After we left there we wanted to visit St Mary’s Church, as we knew there was a wedding going on at the Cathedral. However, when we arrived, the church was closed as a service was going on for the WI. By this time the bells of the Cathedral were ringing indicating the wedding was over and so we trooped back there for a while.
The stained glass windows were impressive as well as the font which is gigantic, and we found a tapestry depicting King Henry VI visiting the shrine of St Edmund. I was pleased to see that the floral decorations included white roses. The cathedral was previously St James Church and became a Cathedral in 1914.

We then tried our luck again at St Mary’s and this time managed to get in and see the tomb of Mary Tudor (she of the lock of hair). It is right at the far left part of the church, but is clearly marked.

In addition there was the tomb of one William Carewe who fought at the Battle of Stoke and was subsequently knighted by Henry VII.
All in all a thoroughly good time was had and we learned a lot.
Joanne Larner

Chapel of St Nicholas, Gipping
The group are planning to visit the chapel as part of the outing to Stowmarket in March next year. It’s a little tucked away in beautiful Suffolk farmland, but is well worth seeking out. I visited it last month for the second time this year and took a few photographs as a ‘taster’ for those who are considering joining us for the visit.
As you can see, there is some beautiful medieval stained glass and the Sun in Splendour and Yorkist rose is featured many times. It is a small chapel and, being built for James Tyrrell in the 1470s, has very strong Yorkist connections. The Tyrrell knot features on pew ends and just about everywhere on the outside of the building, proclaiming the owner and resident of the nearby manor. Sadly, this is no longer extant, being demolished in the 1850s, although there is still a pond and some odd lumps and bumps in the ground.
The chapel is open all day, every day which is a refreshing change for those of us who have travelled miles to visit a church only to find the door stoutly locked against us.
Janine Lawrence

What’s On – Diary Dates
• 12th December – Richard III Society Christmas at Fotheringhay. Details in December Bulletin
• 12th March – ‘Uncle Richard’ play performed by the Tell Tale Theatre Company and organised by the Norfolk Branch. Details in December Bulletin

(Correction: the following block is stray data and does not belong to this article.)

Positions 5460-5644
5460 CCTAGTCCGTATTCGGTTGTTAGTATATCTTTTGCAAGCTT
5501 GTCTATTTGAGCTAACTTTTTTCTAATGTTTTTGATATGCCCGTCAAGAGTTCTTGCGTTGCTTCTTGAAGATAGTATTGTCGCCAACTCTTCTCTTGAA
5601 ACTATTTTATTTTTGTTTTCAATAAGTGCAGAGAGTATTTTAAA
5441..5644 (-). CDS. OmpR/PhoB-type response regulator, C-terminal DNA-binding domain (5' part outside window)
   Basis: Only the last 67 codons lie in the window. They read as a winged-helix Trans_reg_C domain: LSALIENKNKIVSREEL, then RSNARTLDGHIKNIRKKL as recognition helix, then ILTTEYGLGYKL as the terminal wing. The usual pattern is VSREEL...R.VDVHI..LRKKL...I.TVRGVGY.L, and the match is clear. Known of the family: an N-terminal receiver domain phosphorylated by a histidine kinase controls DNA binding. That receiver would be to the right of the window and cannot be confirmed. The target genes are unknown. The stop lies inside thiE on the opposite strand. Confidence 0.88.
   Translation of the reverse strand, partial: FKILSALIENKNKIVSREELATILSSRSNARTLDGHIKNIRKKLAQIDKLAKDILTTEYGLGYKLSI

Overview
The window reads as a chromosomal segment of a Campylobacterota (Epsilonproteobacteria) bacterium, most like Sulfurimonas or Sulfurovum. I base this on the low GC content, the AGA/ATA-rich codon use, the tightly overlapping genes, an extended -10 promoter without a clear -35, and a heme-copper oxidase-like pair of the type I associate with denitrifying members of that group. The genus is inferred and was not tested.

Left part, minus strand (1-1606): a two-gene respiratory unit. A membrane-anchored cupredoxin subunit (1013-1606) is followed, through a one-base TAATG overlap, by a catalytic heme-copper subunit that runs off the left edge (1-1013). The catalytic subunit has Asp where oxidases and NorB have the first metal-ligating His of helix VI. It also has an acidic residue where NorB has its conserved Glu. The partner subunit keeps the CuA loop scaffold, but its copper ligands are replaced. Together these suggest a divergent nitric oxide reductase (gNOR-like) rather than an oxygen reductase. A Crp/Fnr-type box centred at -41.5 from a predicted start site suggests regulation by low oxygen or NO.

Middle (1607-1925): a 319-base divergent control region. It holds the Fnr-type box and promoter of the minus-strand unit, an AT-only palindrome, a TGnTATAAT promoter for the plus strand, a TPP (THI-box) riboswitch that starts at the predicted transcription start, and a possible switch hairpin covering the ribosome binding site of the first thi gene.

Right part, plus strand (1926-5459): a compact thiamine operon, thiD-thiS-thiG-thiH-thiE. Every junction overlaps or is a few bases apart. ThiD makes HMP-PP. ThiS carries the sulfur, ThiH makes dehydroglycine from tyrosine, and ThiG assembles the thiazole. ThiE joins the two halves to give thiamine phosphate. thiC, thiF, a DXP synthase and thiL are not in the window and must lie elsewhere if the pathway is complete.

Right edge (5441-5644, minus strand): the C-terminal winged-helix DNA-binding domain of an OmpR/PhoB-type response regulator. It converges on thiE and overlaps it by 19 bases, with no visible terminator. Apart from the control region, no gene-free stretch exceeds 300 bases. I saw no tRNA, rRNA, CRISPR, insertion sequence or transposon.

• 26th March – Group outing to Stowmarket and the Chapel of St Nicholas, Gipping

Loyaulté me Lie


Annette Carson’s Talk, 27th June at Pickwick’s, Ipswich

Annette Carson’s talk on 27th June is now FULL and I can take no more reservations. Annette will be bringing copies of her new book entitled Richard Duke of Gloucester as Lord Protector and High Constable of England  to sign, so please be prepared to treat yourselves!!! Having read her previous books I know we will not be disappointed!


Richard III Society, Mid Anglia Group Newsletter May 2015

Welcome to the first edition of our Mid Anglia Group newsletter! The emphasis is very much on ‘our’ because your contributions are very welcome and will add extra dimension and interest to the newsletter.

So, if you have any interesting research projects you are currently working on or you have attended an interesting Ricardian-related event then here is the place to share your news, photographs, articles and more!

Don’t be shy! This is very much a work-in-progress and will, hopefully, grow and develop over the months. At present, a quarterly edition is envisaged although this could change. If there is enough content and demand it could become more frequent.

I hope you enjoy the edition and look forward to meeting you at the various events planned over the coming months.

                                                                        Janine Lawrence (Secretary)

Huge thanks must go to Stephen who has worked long and hard with great dedication to resurrect the Mid Anglia Group from a silence of some years. And, thanks to his tenacity, we can now look forward to meetings, talks, visits and social occasions within our own locality as well as joining with main Society events. Here is his first letter as interim chairman:

Chairman’s Letter

I am, naturally, very pleased to see our Group re-established last September. Since then, we have walked through Ipswich, Colchester and Sudbury, seeing Pykenham’s Gatehouse and the Sun Inn in Ipswich, the Red Lion and Town Hall in Colchester and a number of churches in the three towns, of which St. Gregory’s in Sudbury, replete with the preserved head of Simon Theobald, the Archbishop and Lord Chancellor, is perhaps the most notable. Many thanks to those members who attended and those, such as Ian Fitzlyon who made the visits possible. In addition, a few of us met up during reburial week in Leicester, a city with several historical surprises for the first-time visitor, including a small church on the site of the Saxon Cathedral.